• keep that information up to date.


The Register Regulations also:

  • require that personal information and information related to a particular franchisee or a particular site being occupied by a franchisee must be redacted from the franchisor’s documentation; and
  • permit the redaction of information that is of a commercial nature and is commercially sensitive (this potentially permits the redaction of a wider range of material beyond the information contained in the disclosure document related to rebates, which was the original scope of information that was previously able to be redacted in an exposure draft of the Register Regulations).
Recommended actions for franchisors

Franchisors should consider the following actions as a matter of priority:

  • be mindful of the significantly increased penalties applicable to the contravention of many provisions of the Franchising Code from 15 April 2022;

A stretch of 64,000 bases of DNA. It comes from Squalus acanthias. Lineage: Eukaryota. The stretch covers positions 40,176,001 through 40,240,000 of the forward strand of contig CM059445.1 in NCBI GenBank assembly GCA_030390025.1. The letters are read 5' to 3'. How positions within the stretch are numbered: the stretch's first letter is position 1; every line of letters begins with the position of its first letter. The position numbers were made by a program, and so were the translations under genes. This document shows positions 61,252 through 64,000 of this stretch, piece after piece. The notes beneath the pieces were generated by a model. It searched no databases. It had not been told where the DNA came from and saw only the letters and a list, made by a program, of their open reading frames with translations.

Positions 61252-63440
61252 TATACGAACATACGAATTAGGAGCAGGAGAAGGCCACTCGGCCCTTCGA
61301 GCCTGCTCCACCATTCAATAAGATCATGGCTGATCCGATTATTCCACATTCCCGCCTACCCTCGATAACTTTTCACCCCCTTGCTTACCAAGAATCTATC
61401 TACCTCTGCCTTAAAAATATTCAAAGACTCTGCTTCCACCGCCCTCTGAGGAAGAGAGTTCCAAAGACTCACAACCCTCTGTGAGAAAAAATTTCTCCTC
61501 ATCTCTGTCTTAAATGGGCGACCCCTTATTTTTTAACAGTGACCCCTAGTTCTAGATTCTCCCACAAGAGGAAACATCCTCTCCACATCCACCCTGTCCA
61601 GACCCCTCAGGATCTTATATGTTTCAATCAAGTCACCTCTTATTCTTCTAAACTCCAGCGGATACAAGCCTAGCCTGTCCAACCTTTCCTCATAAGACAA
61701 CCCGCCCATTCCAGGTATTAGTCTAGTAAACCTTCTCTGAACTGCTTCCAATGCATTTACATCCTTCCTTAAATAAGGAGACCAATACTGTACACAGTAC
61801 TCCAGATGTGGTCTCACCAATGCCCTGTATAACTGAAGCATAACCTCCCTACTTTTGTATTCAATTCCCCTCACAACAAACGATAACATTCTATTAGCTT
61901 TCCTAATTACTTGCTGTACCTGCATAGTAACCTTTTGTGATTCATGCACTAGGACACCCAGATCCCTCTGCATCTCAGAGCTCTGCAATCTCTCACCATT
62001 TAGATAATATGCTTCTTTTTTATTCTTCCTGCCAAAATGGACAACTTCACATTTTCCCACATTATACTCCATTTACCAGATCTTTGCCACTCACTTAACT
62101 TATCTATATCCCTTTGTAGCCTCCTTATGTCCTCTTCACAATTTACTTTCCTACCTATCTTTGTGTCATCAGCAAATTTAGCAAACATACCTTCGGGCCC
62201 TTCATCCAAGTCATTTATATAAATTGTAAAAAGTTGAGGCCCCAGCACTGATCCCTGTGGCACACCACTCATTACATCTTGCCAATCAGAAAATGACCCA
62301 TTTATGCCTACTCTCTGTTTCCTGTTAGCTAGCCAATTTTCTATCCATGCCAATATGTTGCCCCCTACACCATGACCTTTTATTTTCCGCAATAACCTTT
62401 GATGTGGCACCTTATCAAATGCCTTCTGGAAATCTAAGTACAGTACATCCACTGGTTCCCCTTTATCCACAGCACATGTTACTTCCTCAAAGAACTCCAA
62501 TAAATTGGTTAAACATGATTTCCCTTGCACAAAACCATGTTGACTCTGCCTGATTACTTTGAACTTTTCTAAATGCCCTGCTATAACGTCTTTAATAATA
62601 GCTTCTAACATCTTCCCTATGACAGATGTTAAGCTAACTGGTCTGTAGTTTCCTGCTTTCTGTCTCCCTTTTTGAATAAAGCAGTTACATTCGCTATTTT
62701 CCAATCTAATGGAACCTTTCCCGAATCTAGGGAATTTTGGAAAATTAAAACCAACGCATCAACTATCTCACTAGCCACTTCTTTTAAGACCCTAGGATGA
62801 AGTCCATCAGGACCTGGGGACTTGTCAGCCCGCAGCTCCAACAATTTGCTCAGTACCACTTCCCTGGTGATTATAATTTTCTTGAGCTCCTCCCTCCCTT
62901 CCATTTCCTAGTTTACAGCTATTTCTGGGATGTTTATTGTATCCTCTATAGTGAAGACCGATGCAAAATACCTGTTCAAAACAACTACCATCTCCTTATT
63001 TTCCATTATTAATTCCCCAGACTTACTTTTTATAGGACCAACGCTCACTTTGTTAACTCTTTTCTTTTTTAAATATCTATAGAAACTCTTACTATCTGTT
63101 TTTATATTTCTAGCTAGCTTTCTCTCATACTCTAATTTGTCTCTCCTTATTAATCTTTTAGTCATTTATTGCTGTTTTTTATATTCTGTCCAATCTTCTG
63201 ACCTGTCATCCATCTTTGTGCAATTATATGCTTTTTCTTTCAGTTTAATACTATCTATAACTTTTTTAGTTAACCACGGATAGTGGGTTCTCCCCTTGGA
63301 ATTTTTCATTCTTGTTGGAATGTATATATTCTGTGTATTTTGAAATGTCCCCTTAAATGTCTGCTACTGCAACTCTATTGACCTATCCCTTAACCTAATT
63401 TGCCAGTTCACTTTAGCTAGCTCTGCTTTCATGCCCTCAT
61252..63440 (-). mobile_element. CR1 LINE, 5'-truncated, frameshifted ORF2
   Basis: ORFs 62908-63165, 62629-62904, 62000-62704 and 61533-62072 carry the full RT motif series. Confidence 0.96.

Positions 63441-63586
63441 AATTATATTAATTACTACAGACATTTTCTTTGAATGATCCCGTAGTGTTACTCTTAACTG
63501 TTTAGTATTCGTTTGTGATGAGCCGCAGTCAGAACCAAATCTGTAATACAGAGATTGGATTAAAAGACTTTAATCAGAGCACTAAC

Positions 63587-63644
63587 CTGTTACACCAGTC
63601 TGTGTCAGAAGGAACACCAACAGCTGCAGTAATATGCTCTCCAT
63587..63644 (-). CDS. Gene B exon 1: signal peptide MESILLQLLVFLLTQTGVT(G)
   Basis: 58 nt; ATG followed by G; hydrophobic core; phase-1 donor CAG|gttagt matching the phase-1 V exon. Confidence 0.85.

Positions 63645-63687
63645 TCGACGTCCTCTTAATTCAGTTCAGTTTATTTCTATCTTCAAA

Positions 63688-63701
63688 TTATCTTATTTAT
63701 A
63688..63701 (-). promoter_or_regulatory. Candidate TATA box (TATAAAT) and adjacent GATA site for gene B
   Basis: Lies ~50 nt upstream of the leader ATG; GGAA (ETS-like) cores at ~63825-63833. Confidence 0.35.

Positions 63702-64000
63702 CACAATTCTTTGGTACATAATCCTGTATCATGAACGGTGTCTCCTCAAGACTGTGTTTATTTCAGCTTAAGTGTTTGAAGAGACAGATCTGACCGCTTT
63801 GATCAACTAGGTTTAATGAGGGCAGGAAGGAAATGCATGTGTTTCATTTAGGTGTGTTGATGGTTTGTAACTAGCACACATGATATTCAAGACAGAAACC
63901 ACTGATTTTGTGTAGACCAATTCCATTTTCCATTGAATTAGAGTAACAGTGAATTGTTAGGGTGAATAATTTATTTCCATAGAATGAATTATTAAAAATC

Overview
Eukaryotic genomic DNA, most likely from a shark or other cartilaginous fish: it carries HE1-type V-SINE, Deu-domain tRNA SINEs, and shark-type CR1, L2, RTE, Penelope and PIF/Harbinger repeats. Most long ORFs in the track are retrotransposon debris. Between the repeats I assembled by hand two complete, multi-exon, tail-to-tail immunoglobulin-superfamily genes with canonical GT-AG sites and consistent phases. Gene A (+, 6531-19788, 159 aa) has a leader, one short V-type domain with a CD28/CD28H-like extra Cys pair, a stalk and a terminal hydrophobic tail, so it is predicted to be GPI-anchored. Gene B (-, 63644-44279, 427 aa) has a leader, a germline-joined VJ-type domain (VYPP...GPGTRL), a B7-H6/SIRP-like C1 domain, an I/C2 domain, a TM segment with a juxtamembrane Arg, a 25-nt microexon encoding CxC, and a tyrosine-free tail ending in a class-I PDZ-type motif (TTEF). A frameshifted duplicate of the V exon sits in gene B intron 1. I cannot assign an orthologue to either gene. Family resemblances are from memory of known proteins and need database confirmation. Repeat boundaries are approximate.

• review standard franchising templates to ensure compliance with the Code; and
  • by 14 November 2022, create a profile and upload the required information to the Register.  Franchisors that upload their documents to the Register will also need to consider the information in their documents that must be redacted and the commercially sensitive information that they may choose to redact.


For more information and expert advice, ask to speak to Special Counsel Damian McGrath at Ezra Legal on (08) 8231 6100 or email

For information on the range of commercial legal services that we provide at Ezra Legal, head to:

Julian Roffe

Practice Manager

Ezra Legal

Categories: Blog, Commercial